Characteristics: Silver plated knitted fabric, 78% Polyamide + 22% Elastomer plated with 99% pure silver, < 2 Ohms/cm2 surface resistivity (front/visible side). stretchy in one direction

    High Flex 3981 7X1
    company: Karl Grimm
    Characteristic: Very conductive, Solder-able

    Shieldex Shieldex 235/34
    company: Statex
    Characteristic: Shieldex 235/34 dtex 4-ply HC: Silver plated, 50 Ω/m ± 10 Ω/m

    Elitex Fadenmaterial Art Nr. 235/34 PA/Ag
    company: Imbut GmbH
    Characteristic: silver conductive thread (100% polyamid beschichtet mit silber
    Elitex_Fadenmaterial

    Materials: Resistive (not so conductive) textile materials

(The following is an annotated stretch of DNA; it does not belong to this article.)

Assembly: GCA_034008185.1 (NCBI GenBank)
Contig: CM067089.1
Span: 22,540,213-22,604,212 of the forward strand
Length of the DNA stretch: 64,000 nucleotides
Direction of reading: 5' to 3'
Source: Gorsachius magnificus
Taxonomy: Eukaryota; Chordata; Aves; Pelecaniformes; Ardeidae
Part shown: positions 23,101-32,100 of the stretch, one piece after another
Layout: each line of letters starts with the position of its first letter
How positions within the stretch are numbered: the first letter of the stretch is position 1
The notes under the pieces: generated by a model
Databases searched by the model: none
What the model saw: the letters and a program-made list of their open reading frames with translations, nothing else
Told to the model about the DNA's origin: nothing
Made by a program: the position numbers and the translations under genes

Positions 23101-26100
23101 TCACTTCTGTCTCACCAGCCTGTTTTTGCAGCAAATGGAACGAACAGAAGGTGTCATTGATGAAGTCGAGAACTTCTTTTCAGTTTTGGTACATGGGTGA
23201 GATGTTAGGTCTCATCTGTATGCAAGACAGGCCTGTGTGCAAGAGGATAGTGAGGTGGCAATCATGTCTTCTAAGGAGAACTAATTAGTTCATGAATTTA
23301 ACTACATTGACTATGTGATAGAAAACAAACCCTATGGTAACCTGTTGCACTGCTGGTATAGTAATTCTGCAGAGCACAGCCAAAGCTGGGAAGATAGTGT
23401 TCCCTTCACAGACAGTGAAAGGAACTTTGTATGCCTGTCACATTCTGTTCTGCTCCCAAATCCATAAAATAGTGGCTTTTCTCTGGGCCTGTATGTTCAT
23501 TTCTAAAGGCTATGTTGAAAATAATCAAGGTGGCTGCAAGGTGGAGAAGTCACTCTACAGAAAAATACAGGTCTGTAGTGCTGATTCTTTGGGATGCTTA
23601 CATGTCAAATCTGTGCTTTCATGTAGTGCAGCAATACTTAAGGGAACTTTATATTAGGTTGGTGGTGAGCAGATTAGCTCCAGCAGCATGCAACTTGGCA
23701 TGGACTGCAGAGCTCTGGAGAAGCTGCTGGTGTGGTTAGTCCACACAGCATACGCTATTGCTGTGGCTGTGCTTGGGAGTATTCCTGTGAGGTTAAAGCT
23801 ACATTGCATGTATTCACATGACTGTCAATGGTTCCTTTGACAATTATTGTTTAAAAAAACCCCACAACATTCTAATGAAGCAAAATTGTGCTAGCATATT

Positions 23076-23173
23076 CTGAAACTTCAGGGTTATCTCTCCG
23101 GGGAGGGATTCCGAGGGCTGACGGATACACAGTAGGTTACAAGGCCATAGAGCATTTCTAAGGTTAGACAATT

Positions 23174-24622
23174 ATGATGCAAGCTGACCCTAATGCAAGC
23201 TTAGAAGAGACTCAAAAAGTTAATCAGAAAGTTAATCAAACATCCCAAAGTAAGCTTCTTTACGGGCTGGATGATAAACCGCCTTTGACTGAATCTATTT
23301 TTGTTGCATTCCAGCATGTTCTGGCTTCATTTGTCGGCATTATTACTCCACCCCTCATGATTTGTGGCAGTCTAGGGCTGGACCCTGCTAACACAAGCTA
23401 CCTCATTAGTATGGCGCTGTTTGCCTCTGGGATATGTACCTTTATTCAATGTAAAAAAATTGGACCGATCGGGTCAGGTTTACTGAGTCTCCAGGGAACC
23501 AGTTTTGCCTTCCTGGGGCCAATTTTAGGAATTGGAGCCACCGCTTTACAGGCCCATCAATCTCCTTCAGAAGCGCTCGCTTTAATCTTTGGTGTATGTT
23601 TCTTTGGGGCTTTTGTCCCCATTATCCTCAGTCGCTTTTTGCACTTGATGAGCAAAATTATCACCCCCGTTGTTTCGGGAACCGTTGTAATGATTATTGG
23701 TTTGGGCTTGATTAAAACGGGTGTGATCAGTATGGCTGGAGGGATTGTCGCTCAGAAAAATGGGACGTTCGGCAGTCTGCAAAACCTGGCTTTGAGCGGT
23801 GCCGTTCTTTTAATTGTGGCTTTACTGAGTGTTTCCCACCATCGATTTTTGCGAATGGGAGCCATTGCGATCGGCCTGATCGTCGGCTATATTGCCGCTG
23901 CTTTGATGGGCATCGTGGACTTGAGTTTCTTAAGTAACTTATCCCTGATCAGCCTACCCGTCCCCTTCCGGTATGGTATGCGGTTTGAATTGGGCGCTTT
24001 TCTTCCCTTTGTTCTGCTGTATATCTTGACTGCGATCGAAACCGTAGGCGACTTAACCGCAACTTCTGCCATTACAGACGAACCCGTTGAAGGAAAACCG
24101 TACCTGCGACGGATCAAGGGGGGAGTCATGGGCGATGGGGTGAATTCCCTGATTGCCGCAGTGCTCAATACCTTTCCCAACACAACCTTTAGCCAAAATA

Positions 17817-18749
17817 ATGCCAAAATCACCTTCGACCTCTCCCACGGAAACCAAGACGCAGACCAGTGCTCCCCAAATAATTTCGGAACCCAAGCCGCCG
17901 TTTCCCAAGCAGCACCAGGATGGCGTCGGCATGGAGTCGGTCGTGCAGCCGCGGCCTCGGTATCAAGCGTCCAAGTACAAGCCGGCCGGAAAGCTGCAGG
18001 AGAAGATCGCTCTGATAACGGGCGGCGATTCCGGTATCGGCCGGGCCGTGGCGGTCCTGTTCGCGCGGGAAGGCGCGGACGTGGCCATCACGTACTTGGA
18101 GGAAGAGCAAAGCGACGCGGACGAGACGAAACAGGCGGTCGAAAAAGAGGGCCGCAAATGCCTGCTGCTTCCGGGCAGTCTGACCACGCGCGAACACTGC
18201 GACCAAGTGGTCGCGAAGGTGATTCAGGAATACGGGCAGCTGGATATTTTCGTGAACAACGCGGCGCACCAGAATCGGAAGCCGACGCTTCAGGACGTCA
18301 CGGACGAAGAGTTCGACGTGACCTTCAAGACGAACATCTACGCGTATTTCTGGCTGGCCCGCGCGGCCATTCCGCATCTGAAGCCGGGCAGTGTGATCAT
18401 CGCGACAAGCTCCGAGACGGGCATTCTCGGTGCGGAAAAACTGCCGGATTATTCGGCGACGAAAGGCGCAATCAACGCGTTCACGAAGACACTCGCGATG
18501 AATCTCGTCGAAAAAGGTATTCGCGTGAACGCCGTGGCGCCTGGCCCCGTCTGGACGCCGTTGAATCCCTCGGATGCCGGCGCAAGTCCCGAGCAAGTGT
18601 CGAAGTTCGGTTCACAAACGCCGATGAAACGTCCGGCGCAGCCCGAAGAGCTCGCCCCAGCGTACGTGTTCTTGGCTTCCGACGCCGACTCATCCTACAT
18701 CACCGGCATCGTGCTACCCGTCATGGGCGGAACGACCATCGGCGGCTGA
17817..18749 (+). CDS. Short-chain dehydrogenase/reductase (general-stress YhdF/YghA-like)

Eeonyx non woven carbon resistive
    Company: Eeonyx
    Characteristics: Resistive material (2k), non woven, can be used to make pressure or bend sensor

    Eeonyx stretch woven carbon resistive
    Company: Eeonyx
    Characteristics: Resistive material (2k), knit/ jersey, Stretch in both direction. Can be used to make pressure or stretch sensor

    velostat
    Company : 3M
    We bought it from lessEMF, but 3M produces it and there are more retailers.
    Characteristics: Piezo resistive. Changes its resistance when pressed. Good for pressure sensors.

    Nm50/3 Bekinox conductive yarn
    Company: Bekaert
    Characteristics: Nm50/3 conductive yarn, 80% polyester 20% stainless steel, light grey. You can make stretch/pressure sensitive surface with this.

    conductive wool
    Company: Bekaert
    Characteristic: Wool fiber mixed with stainless steel fiber, Suitable for felting